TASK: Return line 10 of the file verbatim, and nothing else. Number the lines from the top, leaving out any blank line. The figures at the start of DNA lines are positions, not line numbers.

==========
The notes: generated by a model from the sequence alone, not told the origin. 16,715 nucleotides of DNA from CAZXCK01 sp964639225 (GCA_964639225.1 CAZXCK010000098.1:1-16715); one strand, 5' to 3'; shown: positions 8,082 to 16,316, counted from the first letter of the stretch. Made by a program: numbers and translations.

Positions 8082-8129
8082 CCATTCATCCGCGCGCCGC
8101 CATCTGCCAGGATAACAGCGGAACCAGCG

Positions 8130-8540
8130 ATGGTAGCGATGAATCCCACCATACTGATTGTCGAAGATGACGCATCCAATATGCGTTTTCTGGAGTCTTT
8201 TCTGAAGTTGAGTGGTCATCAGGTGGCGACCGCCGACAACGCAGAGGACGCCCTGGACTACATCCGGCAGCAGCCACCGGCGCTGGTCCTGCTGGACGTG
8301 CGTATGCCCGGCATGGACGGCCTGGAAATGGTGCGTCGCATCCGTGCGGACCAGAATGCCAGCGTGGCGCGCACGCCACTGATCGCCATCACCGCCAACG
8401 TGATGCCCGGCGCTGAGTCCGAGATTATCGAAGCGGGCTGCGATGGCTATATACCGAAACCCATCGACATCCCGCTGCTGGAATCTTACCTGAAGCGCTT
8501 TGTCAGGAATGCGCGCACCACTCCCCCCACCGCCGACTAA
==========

8501 TGTCAGGAATGCGCGCACCACTCCCCCCACCGCCGACTAA